Database

Old Fort NC

Other names: Davidson's Fort, Rutherford's Fort

What:
Colonial fort, point of departure for "Rutherford's Trace" Aug-Sep 1776. On Ferguson's route 17 Sep 1780 before Kings Mountain battle.

Where: 35.627618 -82.1804771 Old Fort NC

Maps: [map notes]

  • 35.627618,-82.1804771 Old Fort NC (JAR)
  • ACME Mapper.
  • National Map
  • Google
  • Note: This is where, several years ago, a museum employee told me that the fort was believed to be.
  • Confidence: 3

  • 35.63407,-82.167342 Old Fort NC Site of replica fort
  • ACME Mapper.
  • National Map
  • Google
  • Site location provided by Richard Acrivos.
  • Confidence: 5 (of replica site)

    [Can you more accurately place these locations?
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Sources:

  • Michael Beadle, "Rutherford Trace, Smoky Mountain News, week of 8/23/06.
    In August of 1776, about 2,700 men between the ages of 16 and 60 gathered at Davidsonís Fort (what is now Old Fort in McDowell County). They were put under the command of Griffith Rutherford, an Irish-born, middle-aged, newly appointed brigadier general who had served in the Colonial legislature and the Council of Safety, a newly formed military government that issued orders in lieu of a Department of Defense.

    Rutherford left about 300 of his militia to guard Davidsonís Fort and set out for Western North Carolina on Sept. 1, 1776, with 2,400 men, pack horses, a herd of beef cattle, and weaponry that included long rifles, hatchets and small cannons. Lacking official uniforms, militia members took along their own clothing and weapons. Also included in the regiments were Catawba Indians, foes of the Cherokee who allied with the Colonials.

    William Lenoir (later a general whose last name would grace the North Carolina county and city) kept a diary along the Rutherford Trace that charts mileage, locations and noteworthy details of the expedition. This diary serves as a key first-hand account of the Rutherford Trace.

  • James M. Mac Donald, Politics Of The Personal In The Old North State: Griffith Rutherford In Revolutionary North Carolina, A Dissertation Submitted to the Graduate Faculty of the Louisiana State University and Agricultural and Mechanical College in partial fulfillment of the requirements for the degree of Doctor of Philosophy In The Department of History, May, 2006. See pages 75, 85 and 92.

  • "Extract of a letter from North-Carolina, dated October 25, 1776", Peter Force, American Archives, Fifth Series, Vol.II, p.1235. [Note: p.621 in pdf version].

  • Allaire, Anthony, "Diary of Lieut. Anthony Allaire of Ferguson's Corp", Lyman Coleman Draper, Kings Mountain and Its Heroes, 1881, P.G. Thomson, p.508
    [Friday 15 Sep 1780] At three o'clock got in motion ; marched to Pleasant Garden Ford, Catawba river; forded it, and continued our march to one George Cathy's plantation, about a mile and a half from Devore's. Pleasant Garden is a very handsome place. I was surprised to see so beautiful a tract of land in the mountains. This settlement is composed of the most violent Rebels I ever saw, particularly the young ladies.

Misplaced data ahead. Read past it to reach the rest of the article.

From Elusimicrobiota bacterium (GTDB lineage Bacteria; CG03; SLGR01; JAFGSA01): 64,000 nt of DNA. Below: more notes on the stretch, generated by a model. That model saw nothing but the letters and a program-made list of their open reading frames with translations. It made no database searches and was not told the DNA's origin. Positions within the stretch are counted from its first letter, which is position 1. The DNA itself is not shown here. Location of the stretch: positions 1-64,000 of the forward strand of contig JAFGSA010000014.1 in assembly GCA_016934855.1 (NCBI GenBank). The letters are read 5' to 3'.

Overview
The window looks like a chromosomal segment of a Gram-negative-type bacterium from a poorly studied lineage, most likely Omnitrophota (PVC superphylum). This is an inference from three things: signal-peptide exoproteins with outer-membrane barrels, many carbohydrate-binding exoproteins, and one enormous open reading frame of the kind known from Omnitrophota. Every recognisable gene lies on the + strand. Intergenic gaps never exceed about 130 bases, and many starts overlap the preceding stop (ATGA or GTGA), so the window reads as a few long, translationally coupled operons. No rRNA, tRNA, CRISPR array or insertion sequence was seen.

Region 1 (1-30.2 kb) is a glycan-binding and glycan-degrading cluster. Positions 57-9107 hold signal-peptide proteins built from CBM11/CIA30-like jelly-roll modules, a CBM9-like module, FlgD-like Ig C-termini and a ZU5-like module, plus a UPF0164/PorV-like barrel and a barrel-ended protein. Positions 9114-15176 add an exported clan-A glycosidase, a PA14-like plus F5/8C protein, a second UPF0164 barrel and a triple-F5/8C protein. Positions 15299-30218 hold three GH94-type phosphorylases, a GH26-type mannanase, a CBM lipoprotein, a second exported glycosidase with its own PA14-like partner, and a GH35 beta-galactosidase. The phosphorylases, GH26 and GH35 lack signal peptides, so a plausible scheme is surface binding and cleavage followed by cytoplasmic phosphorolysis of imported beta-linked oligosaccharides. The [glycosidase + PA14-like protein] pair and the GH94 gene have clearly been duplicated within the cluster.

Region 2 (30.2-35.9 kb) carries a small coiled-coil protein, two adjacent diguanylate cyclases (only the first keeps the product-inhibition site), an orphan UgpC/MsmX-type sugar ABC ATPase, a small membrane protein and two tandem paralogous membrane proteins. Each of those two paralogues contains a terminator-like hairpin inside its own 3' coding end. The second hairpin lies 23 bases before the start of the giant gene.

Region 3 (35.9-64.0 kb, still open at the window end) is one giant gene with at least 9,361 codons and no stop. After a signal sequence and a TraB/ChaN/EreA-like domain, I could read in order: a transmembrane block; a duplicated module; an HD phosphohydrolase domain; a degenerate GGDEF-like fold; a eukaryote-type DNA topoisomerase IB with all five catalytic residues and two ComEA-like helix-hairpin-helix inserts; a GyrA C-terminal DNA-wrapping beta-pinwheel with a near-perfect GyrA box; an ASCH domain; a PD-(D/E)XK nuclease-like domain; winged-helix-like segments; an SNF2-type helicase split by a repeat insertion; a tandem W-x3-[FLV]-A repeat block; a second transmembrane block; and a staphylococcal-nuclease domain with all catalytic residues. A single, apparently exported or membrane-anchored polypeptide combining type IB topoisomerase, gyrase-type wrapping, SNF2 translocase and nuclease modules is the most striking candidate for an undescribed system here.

Sunday, 17th. Got in motion and marched two miles to Buck's creek, forded it, and continued our march two miles farther to a Rebel Maj. Davidson's plantation, and halted.
    Monday, 18th. Got in motion, countermarched to Buck creek, forded it, and proceeded on five miles to Richey's Ford, on Catawba river, forded it, and marched to a Rebel Alexander Thompson's plantation, six miles farther, and halted.
    Tuesday, 19th. Got in motion at five o'clock in the morning, and marched about eleven miles to a Rebel Mr. Hemphill's plantation, and halted. At seven o'clock in the evening, I went about a mile and joined Capt. Ryerson and the militia under his command.
    Wednesday, 20th. Got in motion at six o'clock in the morning, and marched a mile and a half to one White's plantation
    [Whitehouse?], where we joined Maj. Ferguson again.

  • Lyman Coleman Draper, Kings Mountain and Its Heroes, 1881, P.G. Thomson, p.151
    As had been anticipated by the patriots, Ferguson, either in full force, or with a strong detachment, penetrated into the very heart of Burke County ó as far as Davidson's "Old Fort," in the extreme western part of then Burke, now McDowell county;* and a few miles farther north, up the Catawba Valley, as far as the old Edmondson place, since McEntyre's, on Buck creek at the foot of the Blue Ridge.

    *MS. Correspondence of Colonel Silas McDowell.

    Note: From the description, the Edmonson place must have been in the vicinity of modern Lake Tahoma. -JR.

  • "Davidson's Fort". Modern effort to build replica of fort. Submitted by Richard Acrivos.

  • "Davidson's Fort's Role in History" by Joe Sam Queen. Submitted by Richard Acrivos.

  • RevWar75 RevWar75 Not found.

Related locations:
Cane Creek, Kings Mountain